- The federal government through the DMO has revealed that its Sukuk bond offer attracted 346% over subscriptions
- Sukuk represent ownership interest in particular assets(roads) while bonds represent a pure debt obligation due to be paid back.
- An oversubscription of any sale of security especially government security indicates demand for government bonds remains high
The federal government has expressed excitement that more Nigerians were willing to lend to the government for infrastructure development.
The Sun Newspaper reports that the Debt Management office on Friday, 24 December revealed that its N250 billion Sovereign Sukuk bond offer, which commenced on December 16, 2021 and completed on December 23, 2021, achieved an unprecedented subscription level of N865 billion.
This result reflects a 346 percent subscription level, or an N615 billion oversubscription it noted.
How it happened?
Analysis of the data from DMO website showed significant levels of subscription came from banks and fund managers (including pension funds), as well as non-interest financial institutions, ethical funds, cooperative organizations, and retail investors.
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The increasing level of participation by a more diverse and larger number of investors is a confirmation that the DMO’s objectives of issuing Sovereign Sukuk to grow the domestic investor base and promote financial inclusion is being achieved.
DMO also noted that the high subscription level is proof of investors’ acknowledgement of the impact the N362.57 billion Sovereign Sukuk issued between 2017 and 2020 has had on the development of road infrastructure in Nigeria.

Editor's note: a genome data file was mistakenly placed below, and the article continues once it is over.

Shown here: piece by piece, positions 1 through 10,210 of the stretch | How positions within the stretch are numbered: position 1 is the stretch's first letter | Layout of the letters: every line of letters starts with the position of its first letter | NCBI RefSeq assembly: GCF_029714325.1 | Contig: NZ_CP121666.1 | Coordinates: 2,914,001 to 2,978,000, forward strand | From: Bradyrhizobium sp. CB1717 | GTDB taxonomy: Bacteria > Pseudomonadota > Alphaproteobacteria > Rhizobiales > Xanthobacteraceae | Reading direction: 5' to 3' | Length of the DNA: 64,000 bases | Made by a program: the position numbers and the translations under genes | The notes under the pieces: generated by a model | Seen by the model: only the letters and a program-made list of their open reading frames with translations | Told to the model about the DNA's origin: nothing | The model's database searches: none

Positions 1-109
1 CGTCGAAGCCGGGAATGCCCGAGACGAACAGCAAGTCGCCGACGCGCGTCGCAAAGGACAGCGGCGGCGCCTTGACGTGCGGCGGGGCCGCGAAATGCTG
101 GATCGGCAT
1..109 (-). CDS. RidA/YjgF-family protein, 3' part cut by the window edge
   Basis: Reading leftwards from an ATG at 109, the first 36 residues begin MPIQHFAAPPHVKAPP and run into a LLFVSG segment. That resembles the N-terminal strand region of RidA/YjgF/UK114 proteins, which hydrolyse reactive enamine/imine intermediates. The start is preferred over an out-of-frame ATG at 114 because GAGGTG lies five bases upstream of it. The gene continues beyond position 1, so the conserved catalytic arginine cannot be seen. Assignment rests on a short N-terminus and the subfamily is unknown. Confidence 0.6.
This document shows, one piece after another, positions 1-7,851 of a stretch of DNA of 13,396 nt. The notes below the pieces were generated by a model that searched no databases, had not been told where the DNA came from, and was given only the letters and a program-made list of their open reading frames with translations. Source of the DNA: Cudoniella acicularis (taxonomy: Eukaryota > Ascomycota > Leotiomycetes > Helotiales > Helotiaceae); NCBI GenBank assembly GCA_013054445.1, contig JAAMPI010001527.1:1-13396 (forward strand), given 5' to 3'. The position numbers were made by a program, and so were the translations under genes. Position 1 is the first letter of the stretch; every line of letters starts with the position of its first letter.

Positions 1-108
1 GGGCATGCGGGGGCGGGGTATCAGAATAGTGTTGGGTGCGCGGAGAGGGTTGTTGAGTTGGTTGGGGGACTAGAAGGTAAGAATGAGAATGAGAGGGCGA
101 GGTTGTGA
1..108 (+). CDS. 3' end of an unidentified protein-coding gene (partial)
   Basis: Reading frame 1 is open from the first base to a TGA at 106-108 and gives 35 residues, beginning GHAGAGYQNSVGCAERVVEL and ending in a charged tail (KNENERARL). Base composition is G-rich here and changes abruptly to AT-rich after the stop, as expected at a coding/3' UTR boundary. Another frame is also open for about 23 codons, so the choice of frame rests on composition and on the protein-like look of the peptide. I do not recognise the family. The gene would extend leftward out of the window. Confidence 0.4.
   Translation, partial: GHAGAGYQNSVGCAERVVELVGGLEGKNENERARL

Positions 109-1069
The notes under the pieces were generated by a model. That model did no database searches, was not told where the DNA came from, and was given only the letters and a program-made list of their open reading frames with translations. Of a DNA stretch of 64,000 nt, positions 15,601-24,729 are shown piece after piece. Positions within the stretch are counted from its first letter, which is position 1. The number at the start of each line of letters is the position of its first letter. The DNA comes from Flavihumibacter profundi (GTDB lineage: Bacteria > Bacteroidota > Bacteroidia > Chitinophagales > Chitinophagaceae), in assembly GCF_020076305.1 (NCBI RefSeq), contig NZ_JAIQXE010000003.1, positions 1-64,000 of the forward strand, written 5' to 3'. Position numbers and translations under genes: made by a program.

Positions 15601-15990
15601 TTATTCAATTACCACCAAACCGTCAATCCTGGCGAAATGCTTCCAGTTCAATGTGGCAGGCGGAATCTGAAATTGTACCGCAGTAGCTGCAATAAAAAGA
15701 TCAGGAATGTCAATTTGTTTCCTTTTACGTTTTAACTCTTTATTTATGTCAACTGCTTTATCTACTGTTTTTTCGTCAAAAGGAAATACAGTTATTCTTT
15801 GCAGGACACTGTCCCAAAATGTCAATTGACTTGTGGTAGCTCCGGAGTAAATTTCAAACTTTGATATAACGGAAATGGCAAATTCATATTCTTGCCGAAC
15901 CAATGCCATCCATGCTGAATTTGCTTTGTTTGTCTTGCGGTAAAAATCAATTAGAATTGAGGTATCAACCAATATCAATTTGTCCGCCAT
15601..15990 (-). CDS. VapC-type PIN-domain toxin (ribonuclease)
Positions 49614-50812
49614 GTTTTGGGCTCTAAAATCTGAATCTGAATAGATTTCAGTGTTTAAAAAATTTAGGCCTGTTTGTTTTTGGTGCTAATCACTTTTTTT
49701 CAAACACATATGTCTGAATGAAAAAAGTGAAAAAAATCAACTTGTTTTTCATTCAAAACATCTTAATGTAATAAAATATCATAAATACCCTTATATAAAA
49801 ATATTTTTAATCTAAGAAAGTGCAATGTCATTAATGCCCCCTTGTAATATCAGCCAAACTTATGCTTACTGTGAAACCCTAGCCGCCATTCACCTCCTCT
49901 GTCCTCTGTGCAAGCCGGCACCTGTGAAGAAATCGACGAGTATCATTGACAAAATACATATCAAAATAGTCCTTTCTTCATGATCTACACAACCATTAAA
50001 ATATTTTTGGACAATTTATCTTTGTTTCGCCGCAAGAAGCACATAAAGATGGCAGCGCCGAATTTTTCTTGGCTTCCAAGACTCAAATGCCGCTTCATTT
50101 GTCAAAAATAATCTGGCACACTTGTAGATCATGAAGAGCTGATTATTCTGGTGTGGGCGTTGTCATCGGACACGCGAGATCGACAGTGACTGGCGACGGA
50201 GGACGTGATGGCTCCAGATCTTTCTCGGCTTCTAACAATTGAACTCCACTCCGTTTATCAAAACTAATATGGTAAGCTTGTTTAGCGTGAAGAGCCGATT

The Debt office reaffirmed that the proceeds of the N250 billion Sovereign Sukuk will be used to finance the rehabilitation and reconstruction of road projects across the six geopolitical zones and the Federal Capital Territory (FCT).
Where will the money go into
On how the money realised from the Sukuk offering will be spent, the Director General of DMO, Patience Oniha, said N200 billion will be allocated for specific projects.
“For the FCT, N37 billion was disclosed for those of us who live in Abuja. There is a Ministry of Niger Delta that has N75 billion included in those roads.
On whether the Sukuk deal was captured in the 2021 budget, she said
“there is a N3.143 trillion of new domestic borrowing in the 2021 budget and the supplementary budget. We have raised the other money. What is remaining is N250 billion and that is Sukuk”.
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The Debt Management Office (DMO) announced Nigeria's overall public debt has risen to N38 trillion as of September 30, 2021.
The loan from China is one area many Nigerians are interested in amid stories of assets being seized from nations unable to repay their debt.
DMO has now released a thorough analysis of loans received from China in the last 13 years, including how much has been returned and for what projects the funds were obtained.